Some reviewers requested additional clips of the movie as they thought the trailer was not engaging/detailed enough. However, only the trailer of the film can be uploaded (as opposed to the whole movie) and we believed that this media item was concise enough to present our topic in an interesting way. We also felt that there were enough references to the full movie and Bauby's autobiographical book for viewers to find it themselves online/DVD and in a bookstore. That said, we added another clip from the film in the critical analysis section to increase involvement with the topic and the media item chosen.

At the final group meeting on Friday (Week 9), the whole group reviewed all the comments made by reviewers and created a list of the changes we have made in response to them for this 'Appendix'. The group discussed the nature of the comments and agreed that we did not require major theoretical changes, but mostly minor grammatical errors, which we addressed as best as possible.

Finally, the comment from one reviewer (z3218566) was given after the "Review Comments" due date, therefore according to the assessment instructions, we discounted these suggestions.

Overall, we worked very effectively as a team and did the best we could for this assessment.
Please refer to the 'Progress and Administration' hyperlink (bottom of references) for more information.


Andrews, K. (1999). The vegetative state: clinical diagnosis. Postgraduate Medicine Journal, 75, 321-324

Bruno, M., Bernheim, J., Ledoux, D., Pellas, F., Demertzi, A., & Laureys, S. (2011). A survey on self-assessed well-being in a cohort of chronic locked-in syndrome patients: happy majority, miserable minority. British Medical Journal Open, 1-10.

Chisholm, N., & Gillett, G. (2005). The patient's journey: Living with locked-in syndrome. British Medical Journal, (331) 94-97.

Chow, E. & Heller, S. R. (2012). Pathophysiology of the effects of hypoglycemia on the cardiovascular system. Diabetic Hypoglycemia, (5) 3-8.

Dobkin, B. H. (2007). Brain-computer interfacetechnology used as a tool to augument plasticity and outcomes for neurological rehabilitation. Journal of Physiology, 579, 637-642

Doble, J.E, Haig A.J., Anderson, C., & Katz, R.(2003). Impairment, activity, participation, life satisfaction, and survival in persons with locked-in syndrome for over a decade: Follow-up on a previously reported cohort. The Journal of Head Trauma Rehabilitation.18, 435–444.

Harvey, R. L., Costa, B., Herbst, J., Kulikowski, T., Lee, J. & Taylor S. (2011). Locked-in syndrome program: Overview. Rehabilitation Centre of Chicago, Life Centre, Retrieved from: <>

Hawkes, C. (1974). "Locked-in" syndrome: Report of seven cases. British Medical Journal, (4) 379-382.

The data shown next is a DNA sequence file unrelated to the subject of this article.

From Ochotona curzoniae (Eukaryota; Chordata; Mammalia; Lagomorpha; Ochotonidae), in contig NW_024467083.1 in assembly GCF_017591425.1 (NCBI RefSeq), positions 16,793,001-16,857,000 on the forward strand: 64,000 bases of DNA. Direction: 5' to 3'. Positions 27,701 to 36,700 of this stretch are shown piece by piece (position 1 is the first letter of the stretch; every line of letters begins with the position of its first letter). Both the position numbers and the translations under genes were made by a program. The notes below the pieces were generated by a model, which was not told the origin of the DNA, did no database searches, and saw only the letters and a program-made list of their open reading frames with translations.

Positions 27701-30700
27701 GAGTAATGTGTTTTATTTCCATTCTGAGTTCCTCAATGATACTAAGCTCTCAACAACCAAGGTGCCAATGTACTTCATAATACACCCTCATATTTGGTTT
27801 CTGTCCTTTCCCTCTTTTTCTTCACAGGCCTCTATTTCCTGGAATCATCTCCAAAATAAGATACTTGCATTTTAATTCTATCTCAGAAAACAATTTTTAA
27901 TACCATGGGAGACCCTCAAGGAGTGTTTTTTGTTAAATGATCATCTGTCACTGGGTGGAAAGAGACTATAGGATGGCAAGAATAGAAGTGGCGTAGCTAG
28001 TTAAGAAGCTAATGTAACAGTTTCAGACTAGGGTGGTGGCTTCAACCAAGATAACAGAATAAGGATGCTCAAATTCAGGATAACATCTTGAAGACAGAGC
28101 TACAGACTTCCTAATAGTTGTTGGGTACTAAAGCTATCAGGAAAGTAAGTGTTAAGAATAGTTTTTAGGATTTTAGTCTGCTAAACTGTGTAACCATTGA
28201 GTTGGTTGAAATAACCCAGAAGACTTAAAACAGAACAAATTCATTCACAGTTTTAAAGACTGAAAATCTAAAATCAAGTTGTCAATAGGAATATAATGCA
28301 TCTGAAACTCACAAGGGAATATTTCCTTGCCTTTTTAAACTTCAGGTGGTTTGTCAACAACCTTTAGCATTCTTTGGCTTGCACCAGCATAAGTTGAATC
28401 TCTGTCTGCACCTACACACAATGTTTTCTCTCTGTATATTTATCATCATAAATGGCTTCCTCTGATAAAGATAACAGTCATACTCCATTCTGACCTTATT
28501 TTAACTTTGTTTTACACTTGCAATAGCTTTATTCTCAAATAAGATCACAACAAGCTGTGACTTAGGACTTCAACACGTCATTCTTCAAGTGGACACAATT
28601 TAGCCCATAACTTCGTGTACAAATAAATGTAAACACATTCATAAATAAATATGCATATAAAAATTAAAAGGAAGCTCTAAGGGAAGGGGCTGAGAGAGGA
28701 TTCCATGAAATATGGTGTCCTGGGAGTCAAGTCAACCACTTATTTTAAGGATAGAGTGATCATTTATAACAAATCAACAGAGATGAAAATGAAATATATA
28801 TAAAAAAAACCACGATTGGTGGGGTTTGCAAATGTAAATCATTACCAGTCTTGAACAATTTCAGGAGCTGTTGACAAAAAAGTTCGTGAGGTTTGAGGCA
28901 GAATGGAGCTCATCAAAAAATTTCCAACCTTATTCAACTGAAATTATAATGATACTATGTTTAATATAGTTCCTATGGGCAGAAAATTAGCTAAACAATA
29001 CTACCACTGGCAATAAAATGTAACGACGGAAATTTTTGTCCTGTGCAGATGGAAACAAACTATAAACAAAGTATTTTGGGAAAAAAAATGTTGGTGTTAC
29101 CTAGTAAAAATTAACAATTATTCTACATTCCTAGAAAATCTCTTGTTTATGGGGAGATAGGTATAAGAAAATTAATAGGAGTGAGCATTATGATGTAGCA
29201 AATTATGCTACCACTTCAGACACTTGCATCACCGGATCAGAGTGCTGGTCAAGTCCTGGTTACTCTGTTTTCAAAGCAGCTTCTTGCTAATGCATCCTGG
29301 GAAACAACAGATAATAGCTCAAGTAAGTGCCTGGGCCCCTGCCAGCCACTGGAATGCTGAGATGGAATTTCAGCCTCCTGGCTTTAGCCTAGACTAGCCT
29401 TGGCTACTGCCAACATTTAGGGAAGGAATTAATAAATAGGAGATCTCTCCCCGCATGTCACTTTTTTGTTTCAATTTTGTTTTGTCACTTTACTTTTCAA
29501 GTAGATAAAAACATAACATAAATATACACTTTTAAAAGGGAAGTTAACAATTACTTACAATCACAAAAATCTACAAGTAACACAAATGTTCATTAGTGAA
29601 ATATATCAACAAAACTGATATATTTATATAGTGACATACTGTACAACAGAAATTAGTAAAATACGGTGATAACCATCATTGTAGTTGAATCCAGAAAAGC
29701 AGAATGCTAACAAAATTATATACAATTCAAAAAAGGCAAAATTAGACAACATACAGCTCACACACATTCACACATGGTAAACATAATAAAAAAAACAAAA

Hendler, N. (1984). Depression caused by chronic pain, J Clin Psychiatry. Mar 45(3 Pt 2), 30-8.

Hurley, R. A., Filley, C. M., & Taber, K. H. (2011). Central pontine myelinolysis: A metabolic disorder of myelin. The Journal of Neuropsychiatry and Clinical Neurosciences, (23) 369-374.

Kat, K.Y. (2011). Exploring "Locked-in" syndrome through the case of Jean-Dominique Bauby. Student Pulse, (3) 1-3.

Klose, C. (2007). Connections that count: Brain-computer interfaceenables prfoundly paralysed to communicate. NIH Medline Plus, 2 (3), 20-21. Retrieved from: <>

Laureys, S., Pellas, F., Van Eeckhout, P.; Ghorbel, S., Schnakers, C., Perrin, F., Berre, J., Faymonville, M.E., Pantke, K.H., Damas, F., Lamy, M., Moonen, G., Goldman, S. (2005). The locked-in syndrome: what is it like to be conscious but paralyzed and voiceless? Progress in Brain Research, (150) 495-511.

Leon-Carrion, J., Eeckhout, P.V., Del Rosario, M., Dominguez-Morales, R., & Perez-Santamaria, J.F. (2002). The locked-in syndrome: A syndrome looking for a therapy. Journal of Brain Injury. 16(7), 571-582

Lule, D., Zickler, C., Hacker, S., Bruno, M.A., Demertzi, A., Pellas, F., Laureys, S., & Kubler, A. (2009). Life can be worth living in locked-in syndrome, Progress in Brain Research, S. Laureys et al. (Eds.) 177 (23).

Miller, D. (2012, June 19). Retrieved August 19, 2012, from Mail Online web site:

Patterson, J., & Grabois, M. (1986). Locked-in Syndrome: a review of 139 cases. Stroke, (4), 758-64.

Plum, F., Posner, J.B. (1966). The diagnosis of stupor and coma. F.A. Davis Co.Philadelphia, Pennsylvania, USA

Sledz, M., Oddy, M., Beaumont, J. G. (2007). Psychological adjustment to Locked in syndrome, J Neurol Neurosurg Psychiatry. 78, 1407–1416.

Smith, E. & Delargy, M. (2005). Clincal review: Locked-in Syndrome. British Medical Journal, 330, 406-409

Wilson, B.A., Hinchcliffe, A., Okines, T., Florshutz , G., & Fish, J. (2011). A case study of Locked-In-Syndrome: Psychological and personal perspectives, Brain injury. May 25(5), 526-538.

Progress and Administration